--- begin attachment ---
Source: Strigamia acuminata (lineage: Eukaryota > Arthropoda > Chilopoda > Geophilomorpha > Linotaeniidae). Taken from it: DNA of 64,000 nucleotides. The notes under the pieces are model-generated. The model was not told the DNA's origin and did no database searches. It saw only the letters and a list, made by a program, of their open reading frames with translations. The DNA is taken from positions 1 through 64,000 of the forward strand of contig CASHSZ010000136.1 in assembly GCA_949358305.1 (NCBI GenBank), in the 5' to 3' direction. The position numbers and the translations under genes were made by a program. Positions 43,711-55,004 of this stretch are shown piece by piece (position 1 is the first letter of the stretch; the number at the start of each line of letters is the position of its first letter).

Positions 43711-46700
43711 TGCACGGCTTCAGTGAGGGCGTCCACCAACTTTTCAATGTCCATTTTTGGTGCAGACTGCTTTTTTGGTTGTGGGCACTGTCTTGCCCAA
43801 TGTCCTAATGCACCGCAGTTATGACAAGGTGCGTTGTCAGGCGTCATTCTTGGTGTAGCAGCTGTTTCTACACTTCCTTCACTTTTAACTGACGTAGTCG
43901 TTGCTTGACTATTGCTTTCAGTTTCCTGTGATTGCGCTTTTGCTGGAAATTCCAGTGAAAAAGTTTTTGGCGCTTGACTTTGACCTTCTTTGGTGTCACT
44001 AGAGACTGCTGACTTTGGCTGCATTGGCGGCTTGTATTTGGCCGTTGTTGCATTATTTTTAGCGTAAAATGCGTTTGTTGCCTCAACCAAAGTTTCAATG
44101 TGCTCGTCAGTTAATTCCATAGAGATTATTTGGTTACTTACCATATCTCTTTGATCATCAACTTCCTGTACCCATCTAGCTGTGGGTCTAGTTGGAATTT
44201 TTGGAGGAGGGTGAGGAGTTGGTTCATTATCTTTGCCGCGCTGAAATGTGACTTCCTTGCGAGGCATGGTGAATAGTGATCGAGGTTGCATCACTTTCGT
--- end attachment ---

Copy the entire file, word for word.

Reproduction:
Source: Strigamia acuminata (lineage: Eukaryota > Arthropoda > Chilopoda > Geophilomorpha > Linotaeniidae). Taken from it: DNA of 64,000 nucleotides. The notes under the pieces are model-generated. The model was not told the DNA's origin and did no database searches. It saw only the letters and a list, made by a program, of their open reading frames with translations. The DNA is taken from positions 1 through 64,000 of the forward strand of contig CASHSZ010000136.1 in assembly GCA_949358305.1 (NCBI GenBank), in the 5' to 3' direction. The position numbers and the translations under genes were made by a program. Positions 43,711-55,004 of this stretch are shown piece by piece (position 1 is the first letter of the stretch; the number at the start of each line of letters is the position of its first letter).

Positions 43711-46700
43711 TGCACGGCTTCAGTGAGGGCGTCCACCAACTTTTCAATGTCCATTTTTGGTGCAGACTGCTTTTTTGGTTGTGGGCACTGTCTTGCCCAA
43801 TGTCCTAATGCACCGCAGTTATGACAAGGTGCGTTGTCAGGCGTCATTCTTGGTGTAGCAGCTGTTTCTACACTTCCTTCACTTTTAACTGACGTAGTCG
43901 TTGCTTGACTATTGCTTTCAGTTTCCTGTGATTGCGCTTTTGCTGGAAATTCCAGTGAAAAAGTTTTTGGCGCTTGACTTTGACCTTCTTTGGTGTCACT
44001 AGAGACTGCTGACTTTGGCTGCATTGGCGGCTTGTATTTGGCCGTTGTTGCATTATTTTTAGCGTAAAATGCGTTTGTTGCCTCAACCAAAGTTTCAATG
44101 TGCTCGTCAGTTAATTCCATAGAGATTATTTGGTTACTTACCATATCTCTTTGATCATCAACTTCCTGTACCCATCTAGCTGTGGGTCTAGTTGGAATTT
44201 TTGGAGGAGGGTGAGGAGTTGGTTCATTATCTTTGCCGCGCTGAAATGTGACTTCCTTGCGAGGCATGGTGAATAGTGATCGAGGTTGCATCACTTTCGT